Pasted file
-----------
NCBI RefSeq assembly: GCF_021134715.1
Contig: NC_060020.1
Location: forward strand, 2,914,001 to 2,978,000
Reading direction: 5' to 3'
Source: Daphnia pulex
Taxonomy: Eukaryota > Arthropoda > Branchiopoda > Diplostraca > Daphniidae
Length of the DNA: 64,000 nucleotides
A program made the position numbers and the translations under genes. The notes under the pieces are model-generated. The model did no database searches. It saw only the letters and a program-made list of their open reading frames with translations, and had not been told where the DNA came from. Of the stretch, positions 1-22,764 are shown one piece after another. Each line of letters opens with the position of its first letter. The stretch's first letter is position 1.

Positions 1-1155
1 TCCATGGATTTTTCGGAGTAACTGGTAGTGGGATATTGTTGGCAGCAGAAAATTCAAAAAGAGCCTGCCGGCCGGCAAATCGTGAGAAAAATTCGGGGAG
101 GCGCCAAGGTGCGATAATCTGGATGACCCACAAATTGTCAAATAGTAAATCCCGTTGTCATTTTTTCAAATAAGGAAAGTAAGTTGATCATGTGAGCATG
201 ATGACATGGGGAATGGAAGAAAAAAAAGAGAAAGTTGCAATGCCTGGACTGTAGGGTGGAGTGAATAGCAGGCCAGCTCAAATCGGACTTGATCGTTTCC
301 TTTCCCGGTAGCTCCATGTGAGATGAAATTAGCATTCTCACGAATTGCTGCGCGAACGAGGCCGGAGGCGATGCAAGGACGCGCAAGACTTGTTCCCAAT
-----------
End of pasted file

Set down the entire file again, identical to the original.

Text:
NCBI RefSeq assembly: GCF_021134715.1
Contig: NC_060020.1
Location: forward strand, 2,914,001 to 2,978,000
Reading direction: 5' to 3'
Source: Daphnia pulex
Taxonomy: Eukaryota > Arthropoda > Branchiopoda > Diplostraca > Daphniidae
Length of the DNA: 64,000 nucleotides
A program made the position numbers and the translations under genes. The notes under the pieces are model-generated. The model did no database searches. It saw only the letters and a program-made list of their open reading frames with translations, and had not been told where the DNA came from. Of the stretch, positions 1-22,764 are shown one piece after another. Each line of letters opens with the position of its first letter. The stretch's first letter is position 1.

Positions 1-1155
1 TCCATGGATTTTTCGGAGTAACTGGTAGTGGGATATTGTTGGCAGCAGAAAATTCAAAAAGAGCCTGCCGGCCGGCAAATCGTGAGAAAAATTCGGGGAG
101 GCGCCAAGGTGCGATAATCTGGATGACCCACAAATTGTCAAATAGTAAATCCCGTTGTCATTTTTTCAAATAAGGAAAGTAAGTTGATCATGTGAGCATG
201 ATGACATGGGGAATGGAAGAAAAAAAAGAGAAAGTTGCAATGCCTGGACTGTAGGGTGGAGTGAATAGCAGGCCAGCTCAAATCGGACTTGATCGTTTCC
301 TTTCCCGGTAGCTCCATGTGAGATGAAATTAGCATTCTCACGAATTGCTGCGCGAACGAGGCCGGAGGCGATGCAAGGACGCGCAAGACTTGTTCCCAAT